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How to Navigate the Trade-offs to Design
a Work and Life You Love

My friend Lizzy’s college-bound son was weighing his career options, and journalism was at the top of his list. She told him, “Journalists don’t make a ton of money, but it could be a fascinating life.”
 

While there are a few exceptions, such as management, network on-air talent and high-profile columnists, the majority of journalists will generally agree their industry pays terribly, especially in the early years.
 

It is what it is...
 

What often creates discontentment in our lives is that we fail to see people and situations as they are, then we complain as if our circumstances should be different. We don’t see our businesses as they are. We don’t see our workplaces and relationships as they are, and we don’t own the price tag associated with our choices.
 

If you choose to be a journalist, unless you become one of the exceptions, the fact you don’t make a ton of money kinda just. . . is what it is.
 

That doesn’t mean you can’t generate money in other ways, such as writing books or public speaking; it just means those big bucks might not come from your salary.
 

… But it could be a fascinating life.
 

So what does that mean for you?
 

If you want to be a preeminent figure in your industry
...and make 6 or 7 figures from your company
...and manage a global staff

...and have a large family
 

all of that comes at a price.
 

That price might be long hours in which you miss the magic moments with your kids. It might mean challenging staff, brutal travel, crazy politics and vacations scheduled around fiscal year-ends, but it is what it is.
 

If you want greater stability and defined working hours, you might opt for a government career. You will deal with some hair-raising bureaucracy, slower career progression and other experiences that, quite frankly, don’t always make a lot of sense.
 

It is what it is.
 

If you want greater freedom, flexibility and control over your own time, then you may consider entrepreneurship, but that, too, comes at a price.

That price might be a lot of risk, uncertainty, fear and challenges. It means consistently putting yourself on a ledge and wondering if you’ll emerge as a champ or a chump. It means making money and losing money and figuring out how to make money again. It’s never a dull moment and rarely a “safe” one, at least in the beginning…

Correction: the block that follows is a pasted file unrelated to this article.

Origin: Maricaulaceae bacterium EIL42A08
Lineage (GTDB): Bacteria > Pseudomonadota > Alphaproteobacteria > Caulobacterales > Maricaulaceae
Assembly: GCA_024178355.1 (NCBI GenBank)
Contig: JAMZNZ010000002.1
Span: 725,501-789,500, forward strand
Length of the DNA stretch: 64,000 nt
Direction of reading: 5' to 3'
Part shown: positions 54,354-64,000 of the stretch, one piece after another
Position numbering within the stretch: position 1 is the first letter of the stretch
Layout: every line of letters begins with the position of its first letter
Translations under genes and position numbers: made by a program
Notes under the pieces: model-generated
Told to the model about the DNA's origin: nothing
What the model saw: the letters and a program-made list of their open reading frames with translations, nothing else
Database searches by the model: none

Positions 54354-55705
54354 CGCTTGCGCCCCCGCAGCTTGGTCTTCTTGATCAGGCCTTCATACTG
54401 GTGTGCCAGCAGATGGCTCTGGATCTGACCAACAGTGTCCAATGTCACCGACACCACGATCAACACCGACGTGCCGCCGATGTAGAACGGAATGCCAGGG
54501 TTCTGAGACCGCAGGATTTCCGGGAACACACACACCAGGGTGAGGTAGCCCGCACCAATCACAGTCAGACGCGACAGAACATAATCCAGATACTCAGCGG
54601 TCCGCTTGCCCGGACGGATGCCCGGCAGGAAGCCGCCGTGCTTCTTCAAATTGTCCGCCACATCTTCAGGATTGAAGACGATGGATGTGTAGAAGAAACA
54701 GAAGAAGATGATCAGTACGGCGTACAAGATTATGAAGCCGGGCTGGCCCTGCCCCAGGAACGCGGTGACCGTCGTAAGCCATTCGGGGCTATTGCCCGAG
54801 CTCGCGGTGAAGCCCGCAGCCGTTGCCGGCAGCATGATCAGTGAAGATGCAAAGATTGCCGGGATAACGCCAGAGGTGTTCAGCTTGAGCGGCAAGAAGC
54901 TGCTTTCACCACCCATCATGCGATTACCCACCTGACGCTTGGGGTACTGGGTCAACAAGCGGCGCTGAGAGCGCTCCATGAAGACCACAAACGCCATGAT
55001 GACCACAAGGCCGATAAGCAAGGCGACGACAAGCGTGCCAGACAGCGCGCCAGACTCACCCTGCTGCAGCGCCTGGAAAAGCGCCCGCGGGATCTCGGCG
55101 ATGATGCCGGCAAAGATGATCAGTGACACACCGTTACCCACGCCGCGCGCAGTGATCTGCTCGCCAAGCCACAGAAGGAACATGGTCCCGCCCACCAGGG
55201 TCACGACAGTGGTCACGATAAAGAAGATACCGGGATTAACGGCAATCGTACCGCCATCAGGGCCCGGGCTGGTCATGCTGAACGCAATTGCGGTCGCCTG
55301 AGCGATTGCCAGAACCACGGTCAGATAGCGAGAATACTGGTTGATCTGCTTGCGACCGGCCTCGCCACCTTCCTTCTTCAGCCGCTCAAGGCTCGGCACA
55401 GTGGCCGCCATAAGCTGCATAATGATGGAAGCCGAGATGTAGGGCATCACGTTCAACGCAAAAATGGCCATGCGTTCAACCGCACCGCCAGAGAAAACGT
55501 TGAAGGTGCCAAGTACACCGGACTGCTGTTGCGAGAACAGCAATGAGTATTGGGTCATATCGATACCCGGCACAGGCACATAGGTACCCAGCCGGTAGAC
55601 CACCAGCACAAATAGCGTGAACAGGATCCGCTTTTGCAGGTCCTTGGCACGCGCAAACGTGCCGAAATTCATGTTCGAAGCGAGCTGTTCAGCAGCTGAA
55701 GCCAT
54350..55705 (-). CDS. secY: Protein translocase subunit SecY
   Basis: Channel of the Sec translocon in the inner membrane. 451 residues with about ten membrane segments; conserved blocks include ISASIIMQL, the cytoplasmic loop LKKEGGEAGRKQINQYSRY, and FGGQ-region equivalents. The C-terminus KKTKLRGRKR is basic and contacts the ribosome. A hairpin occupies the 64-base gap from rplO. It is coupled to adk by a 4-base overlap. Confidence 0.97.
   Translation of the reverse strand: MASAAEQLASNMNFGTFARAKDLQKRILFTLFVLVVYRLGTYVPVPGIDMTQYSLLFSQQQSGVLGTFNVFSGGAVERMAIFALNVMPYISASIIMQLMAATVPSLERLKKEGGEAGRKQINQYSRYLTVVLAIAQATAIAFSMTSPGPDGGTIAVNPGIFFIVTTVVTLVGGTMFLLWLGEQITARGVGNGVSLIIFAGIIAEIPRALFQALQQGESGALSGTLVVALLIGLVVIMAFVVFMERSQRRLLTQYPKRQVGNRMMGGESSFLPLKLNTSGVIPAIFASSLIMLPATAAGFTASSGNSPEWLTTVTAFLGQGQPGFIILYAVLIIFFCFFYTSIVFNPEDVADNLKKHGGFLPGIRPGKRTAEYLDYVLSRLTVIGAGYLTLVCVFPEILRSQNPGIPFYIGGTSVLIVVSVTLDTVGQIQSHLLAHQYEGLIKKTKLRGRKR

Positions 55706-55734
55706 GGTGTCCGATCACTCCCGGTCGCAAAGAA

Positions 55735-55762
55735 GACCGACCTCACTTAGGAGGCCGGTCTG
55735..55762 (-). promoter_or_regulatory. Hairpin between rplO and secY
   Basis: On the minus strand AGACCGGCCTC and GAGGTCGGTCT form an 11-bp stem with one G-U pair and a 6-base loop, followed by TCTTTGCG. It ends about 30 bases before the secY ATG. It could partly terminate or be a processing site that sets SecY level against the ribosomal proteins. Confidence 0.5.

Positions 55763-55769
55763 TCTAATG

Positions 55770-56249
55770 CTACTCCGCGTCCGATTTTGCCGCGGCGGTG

It just is what it is.
 

Most people treat their "Perfect Work" like a buffet line, where they request the most delectable of dishes and discard life’s “Brussels sprouts.” They want narrowly-defined working hours with long-term job security. They want the freedom to come and go as they please with extended vacations and a mid-level executive’s salary. And they want other people to pave the way and absorb all the risk.
 

Sorry, friend...it doesn’t work like that. It doesn’t work like that in your career. It doesn’t work like that with your marriage, and it most definitely doesn’t work like that with your kids.
 

As soon as you recognize what is, and stop fighting what is, you can determine whether you really want what is. Your decisions will become easier because you can honestly embrace the trade-offs associated with your choices—in work, in love, in life— as opposed to denying that trade-offs exist.
 

The drawback to acknowledging “what is,” however, is that you’re now fully accountable for the choices you make. No excuses, no blame-shifting.
 

So my  challenge for you is to take a good look at what you really want – in your work and any other area of your life – and determine what you need to get it. Ask yourself these six questions:
 

  1. What is required of you - physically, mentally, emotionally, financially and otherwise - to get what you want? 

  2. Is that really required of you or are you making any assumptions, consciously or unconsciously?

  3. Are you able to give what's required of you to get what you want?

  4. Are you willing to give what's required of you to get what you?

  5. Can you negotiate what's required of you to be more in line with what you're willing to give?

  6. What decision will you ultimately make as a result? 


The truth is you can have whatever your heart desires...but some trade-offs may be non-negotiable.
 

You simply have to decide if you’re willing to become the woman you need to be to get what you want.

Sometimes that means becoming “more”; other times it means becoming “less”.


It is what it is…

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